Research into the cost-effectiveness of different forms of interventions is also important. Studies have indicated the cost-effectiveness of evidence-based parenting programs, for example, in reducing health inequalities (O’Neill et al., 2013) and of delivering parenting programs in “real life” community settings on a large scale (Lindsay et al., 2011b,c, 2014; Lindsay and Strand, 2013). Examining “dosage,” that is the effectiveness and cost-effectiveness of different patterns of delivery of an intervention, in terms of their intensity, a function of the intervention itself (“dose”), the “dose” frequency, and total intervention duration is also necessary (Zeng et al., 2012).
I have focused on five groups of challenges for research in SEN: the conceptualization of the field of SEND; achieving positive outcomes for children and young people with SEN; the organization and delivery of SEND services; capturing the experiences of children and young people with SEN, their parents and practitioners; and cost-effectiveness or value for money. These themes are not exhaustive. They also overlap with other themes that a challenging research agenda must address, including capturing international practice and policy development; ethical factors in SEN research; the needs and development of the relevant professions working with children and young people with SEN, including teachers, TAs (paraprofessionals), and educational (school) psychologists; and the development of appropriate research methods. There is also the potential for important findings to come from the field of neuroscience (Goswami, 2014), although caution is necessary as there is a history of exaggerated claims for effects which are not substantiated by research evidence (Frederickson and Cline, 2015).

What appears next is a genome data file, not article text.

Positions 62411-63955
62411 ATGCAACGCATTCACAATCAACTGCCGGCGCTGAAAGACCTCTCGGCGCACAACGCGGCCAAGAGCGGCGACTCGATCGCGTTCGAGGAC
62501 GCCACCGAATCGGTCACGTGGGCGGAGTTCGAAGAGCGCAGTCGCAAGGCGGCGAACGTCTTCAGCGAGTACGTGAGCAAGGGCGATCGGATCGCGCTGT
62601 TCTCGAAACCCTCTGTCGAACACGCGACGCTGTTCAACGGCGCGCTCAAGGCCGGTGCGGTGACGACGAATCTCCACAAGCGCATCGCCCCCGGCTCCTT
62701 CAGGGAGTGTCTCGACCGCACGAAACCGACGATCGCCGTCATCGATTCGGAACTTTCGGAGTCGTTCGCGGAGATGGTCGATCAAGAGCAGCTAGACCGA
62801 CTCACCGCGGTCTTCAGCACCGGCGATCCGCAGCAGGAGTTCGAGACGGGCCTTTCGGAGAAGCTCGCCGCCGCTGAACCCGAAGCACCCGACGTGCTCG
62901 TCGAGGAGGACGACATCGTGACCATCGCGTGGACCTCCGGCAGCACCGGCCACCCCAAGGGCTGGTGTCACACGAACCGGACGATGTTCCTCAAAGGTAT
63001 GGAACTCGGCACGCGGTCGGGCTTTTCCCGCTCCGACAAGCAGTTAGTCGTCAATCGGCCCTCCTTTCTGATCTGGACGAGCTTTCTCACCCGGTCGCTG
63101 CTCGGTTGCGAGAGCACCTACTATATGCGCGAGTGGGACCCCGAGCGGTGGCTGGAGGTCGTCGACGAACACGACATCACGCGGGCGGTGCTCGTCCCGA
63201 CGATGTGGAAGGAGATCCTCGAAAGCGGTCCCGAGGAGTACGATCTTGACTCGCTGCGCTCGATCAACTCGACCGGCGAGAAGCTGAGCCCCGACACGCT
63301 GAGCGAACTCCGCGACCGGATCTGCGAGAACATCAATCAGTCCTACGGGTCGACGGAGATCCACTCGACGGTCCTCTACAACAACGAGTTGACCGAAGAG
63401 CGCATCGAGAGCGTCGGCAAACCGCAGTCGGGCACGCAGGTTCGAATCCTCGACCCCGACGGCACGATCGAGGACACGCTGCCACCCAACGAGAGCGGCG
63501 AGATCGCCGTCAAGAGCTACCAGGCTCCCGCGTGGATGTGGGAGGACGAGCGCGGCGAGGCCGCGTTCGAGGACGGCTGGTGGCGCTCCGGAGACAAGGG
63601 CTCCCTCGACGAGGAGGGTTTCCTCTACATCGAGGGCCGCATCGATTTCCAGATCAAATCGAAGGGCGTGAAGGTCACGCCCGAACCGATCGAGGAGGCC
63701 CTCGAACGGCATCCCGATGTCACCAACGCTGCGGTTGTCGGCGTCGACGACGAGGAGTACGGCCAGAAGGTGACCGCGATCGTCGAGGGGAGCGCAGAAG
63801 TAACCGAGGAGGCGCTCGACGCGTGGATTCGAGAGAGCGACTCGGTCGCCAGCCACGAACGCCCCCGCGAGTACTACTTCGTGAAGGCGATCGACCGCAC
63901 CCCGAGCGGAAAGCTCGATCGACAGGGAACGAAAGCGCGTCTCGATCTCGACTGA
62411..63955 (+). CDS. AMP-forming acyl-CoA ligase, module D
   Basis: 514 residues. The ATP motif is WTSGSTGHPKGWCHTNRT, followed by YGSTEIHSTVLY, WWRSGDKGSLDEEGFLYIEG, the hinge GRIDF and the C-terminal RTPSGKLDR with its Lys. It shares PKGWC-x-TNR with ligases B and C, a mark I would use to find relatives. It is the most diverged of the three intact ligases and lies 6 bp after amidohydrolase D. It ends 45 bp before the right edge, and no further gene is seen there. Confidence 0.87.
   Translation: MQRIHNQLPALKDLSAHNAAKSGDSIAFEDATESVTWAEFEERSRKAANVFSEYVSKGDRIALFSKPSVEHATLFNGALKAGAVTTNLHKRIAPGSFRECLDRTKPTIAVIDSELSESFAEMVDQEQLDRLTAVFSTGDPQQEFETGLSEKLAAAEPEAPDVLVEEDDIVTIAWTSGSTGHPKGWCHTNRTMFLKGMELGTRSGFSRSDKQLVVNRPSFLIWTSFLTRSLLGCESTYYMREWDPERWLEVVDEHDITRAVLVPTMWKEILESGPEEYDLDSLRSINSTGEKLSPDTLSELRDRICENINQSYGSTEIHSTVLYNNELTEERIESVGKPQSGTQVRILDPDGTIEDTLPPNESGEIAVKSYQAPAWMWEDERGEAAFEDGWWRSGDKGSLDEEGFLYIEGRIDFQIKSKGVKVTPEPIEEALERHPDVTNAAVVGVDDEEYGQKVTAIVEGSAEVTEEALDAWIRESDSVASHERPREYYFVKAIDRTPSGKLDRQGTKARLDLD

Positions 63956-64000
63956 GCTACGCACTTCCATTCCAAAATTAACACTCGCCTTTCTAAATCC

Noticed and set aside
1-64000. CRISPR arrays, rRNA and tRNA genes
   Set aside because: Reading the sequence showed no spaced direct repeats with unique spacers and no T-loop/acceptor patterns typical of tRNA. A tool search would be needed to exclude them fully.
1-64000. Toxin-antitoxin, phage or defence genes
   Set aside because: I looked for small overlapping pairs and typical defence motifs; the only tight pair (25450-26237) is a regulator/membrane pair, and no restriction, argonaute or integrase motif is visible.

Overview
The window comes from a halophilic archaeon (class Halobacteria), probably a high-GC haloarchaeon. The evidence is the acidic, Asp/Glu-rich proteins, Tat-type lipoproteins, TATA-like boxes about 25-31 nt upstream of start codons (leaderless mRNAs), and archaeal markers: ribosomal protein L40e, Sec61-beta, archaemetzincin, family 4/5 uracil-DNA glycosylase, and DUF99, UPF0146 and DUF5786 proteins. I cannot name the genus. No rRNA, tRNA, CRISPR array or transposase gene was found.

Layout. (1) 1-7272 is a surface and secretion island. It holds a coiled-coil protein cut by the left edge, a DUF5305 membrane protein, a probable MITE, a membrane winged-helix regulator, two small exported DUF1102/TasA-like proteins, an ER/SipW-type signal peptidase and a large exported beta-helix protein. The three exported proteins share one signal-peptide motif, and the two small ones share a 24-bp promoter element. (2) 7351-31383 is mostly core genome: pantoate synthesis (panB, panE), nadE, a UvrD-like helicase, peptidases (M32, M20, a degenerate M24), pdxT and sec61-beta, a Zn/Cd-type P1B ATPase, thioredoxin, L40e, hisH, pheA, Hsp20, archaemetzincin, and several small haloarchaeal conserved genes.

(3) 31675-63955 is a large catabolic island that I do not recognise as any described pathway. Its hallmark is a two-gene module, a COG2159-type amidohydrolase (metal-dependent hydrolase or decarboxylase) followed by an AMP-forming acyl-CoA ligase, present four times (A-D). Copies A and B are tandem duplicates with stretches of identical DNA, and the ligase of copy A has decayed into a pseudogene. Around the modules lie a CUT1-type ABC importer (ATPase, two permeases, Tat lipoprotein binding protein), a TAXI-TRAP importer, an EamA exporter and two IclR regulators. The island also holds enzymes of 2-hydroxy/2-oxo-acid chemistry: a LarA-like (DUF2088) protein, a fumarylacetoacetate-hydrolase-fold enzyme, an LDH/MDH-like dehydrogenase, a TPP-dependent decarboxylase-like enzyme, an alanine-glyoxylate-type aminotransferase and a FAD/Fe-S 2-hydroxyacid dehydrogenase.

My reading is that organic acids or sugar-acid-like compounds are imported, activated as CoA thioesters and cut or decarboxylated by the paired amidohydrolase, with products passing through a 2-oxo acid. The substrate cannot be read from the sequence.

This is an exciting, non-exclusive research agenda for SEND and for the new journal Frontiers in Education: Special Educational Needs. I am delighted to have been appointed Chief Specialist Editor for the journal, and I look forward to receiving high quality papers on these and other relevant topics from researchers across the world.
The author confirms being the sole contributor of this work and approved it for publication.
Conflict of Interest Statement
The author declares that the research was conducted in the absence of any commercial or financial relationships that could be construed as a potential conflict of interest.
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Keywords: special educational needs, disabilities, conceptualization, challenges, policy development
Citation: Lindsay G (2016) Grand Challenge: Priorities for Research in Special Educational Needs. Front. Educ. 1:1. doi: 10.3389/feduc.2016.00001
Received: 30 June 2016; Accepted: 13 October 2016;
Published: 01 November 2016
Edited and Reviewed by: Tony Cline, University College London, UK
Copyright: © 2016 Lindsay. This is an open-access article distributed under the terms of the Creative Commons Attribution License (CC BY). The use, distribution or reproduction in other forums is permitted, provided the original author(s) or licensor are credited and that the original publication in this journal is cited, in accordance with accepted academic practice. No use, distribution or reproduction is permitted which does not comply with these terms.
*Correspondence: Geoff Lindsay, email@example.com